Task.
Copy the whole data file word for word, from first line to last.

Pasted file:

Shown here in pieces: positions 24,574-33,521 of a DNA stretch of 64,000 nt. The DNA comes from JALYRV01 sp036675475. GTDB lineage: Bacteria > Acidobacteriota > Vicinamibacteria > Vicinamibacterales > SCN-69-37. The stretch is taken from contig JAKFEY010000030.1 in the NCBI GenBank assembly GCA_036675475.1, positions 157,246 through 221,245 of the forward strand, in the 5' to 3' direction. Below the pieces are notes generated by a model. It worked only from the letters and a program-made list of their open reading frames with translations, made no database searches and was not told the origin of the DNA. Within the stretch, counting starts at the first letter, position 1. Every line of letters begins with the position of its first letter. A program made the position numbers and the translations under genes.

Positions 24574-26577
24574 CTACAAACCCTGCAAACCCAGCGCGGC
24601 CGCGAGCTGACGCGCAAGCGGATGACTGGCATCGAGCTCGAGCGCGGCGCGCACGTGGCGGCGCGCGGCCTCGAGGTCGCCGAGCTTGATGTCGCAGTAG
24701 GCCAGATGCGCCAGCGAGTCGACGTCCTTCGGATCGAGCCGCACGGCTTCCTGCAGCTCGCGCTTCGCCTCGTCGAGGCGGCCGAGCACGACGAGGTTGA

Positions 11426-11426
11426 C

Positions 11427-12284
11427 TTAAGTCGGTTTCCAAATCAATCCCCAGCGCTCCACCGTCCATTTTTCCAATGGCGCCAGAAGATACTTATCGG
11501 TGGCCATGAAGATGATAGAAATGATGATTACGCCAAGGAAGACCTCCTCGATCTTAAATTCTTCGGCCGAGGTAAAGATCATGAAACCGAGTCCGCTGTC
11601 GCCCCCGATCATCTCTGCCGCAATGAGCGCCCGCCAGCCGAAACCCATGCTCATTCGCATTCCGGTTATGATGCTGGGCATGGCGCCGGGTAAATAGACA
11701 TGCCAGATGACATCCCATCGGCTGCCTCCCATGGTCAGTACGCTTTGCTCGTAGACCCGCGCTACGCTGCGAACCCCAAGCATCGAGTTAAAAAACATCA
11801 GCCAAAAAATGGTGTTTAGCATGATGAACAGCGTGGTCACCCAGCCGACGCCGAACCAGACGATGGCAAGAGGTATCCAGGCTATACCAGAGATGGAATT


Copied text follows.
Shown here in pieces: positions 24,574-33,521 of a DNA stretch of 64,000 nt. The DNA comes from JALYRV01 sp036675475. GTDB lineage: Bacteria > Acidobacteriota > Vicinamibacteria > Vicinamibacterales > SCN-69-37. The stretch is taken from contig JAKFEY010000030.1 in the NCBI GenBank assembly GCA_036675475.1, positions 157,246 through 221,245 of the forward strand, in the 5' to 3' direction. Below the pieces are notes generated by a model. It worked only from the letters and a program-made list of their open reading frames with translations, made no database searches and was not told the origin of the DNA. Within the stretch, counting starts at the first letter, position 1. Every line of letters begins with the position of its first letter. A program made the position numbers and the translations under genes.

Positions 24574-26577
24574 CTACAAACCCTGCAAACCCAGCGCGGC
24601 CGCGAGCTGACGCGCAAGCGGATGACTGGCATCGAGCTCGAGCGCGGCGCGCACGTGGCGGCGCGCGGCCTCGAGGTCGCCGAGCTTGATGTCGCAGTAG
24701 GCCAGATGCGCCAGCGAGTCGACGTCCTTCGGATCGAGCCGCACGGCTTCCTGCAGCTCGCGCTTCGCCTCGTCGAGGCGGCCGAGCACGACGAGGTTGA

Positions 11426-11426
11426 C

Positions 11427-12284
11427 TTAAGTCGGTTTCCAAATCAATCCCCAGCGCTCCACCGTCCATTTTTCCAATGGCGCCAGAAGATACTTATCGG
11501 TGGCCATGAAGATGATAGAAATGATGATTACGCCAAGGAAGACCTCCTCGATCTTAAATTCTTCGGCCGAGGTAAAGATCATGAAACCGAGTCCGCTGTC
11601 GCCCCCGATCATCTCTGCCGCAATGAGCGCCCGCCAGCCGAAACCCATGCTCATTCGCATTCCGGTTATGATGCTGGGCATGGCGCCGGGTAAATAGACA
11701 TGCCAGATGACATCCCATCGGCTGCCTCCCATGGTCAGTACGCTTTGCTCGTAGACCCGCGCTACGCTGCGAACCCCAAGCATCGAGTTAAAAAACATCA
11801 GCCAAAAAATGGTGTTTAGCATGATGAACAGCGTGGTCACCCAGCCGACGCCGAACCAGACGATGGCAAGAGGTATCCAGGCTATACCAGAGATGGAATT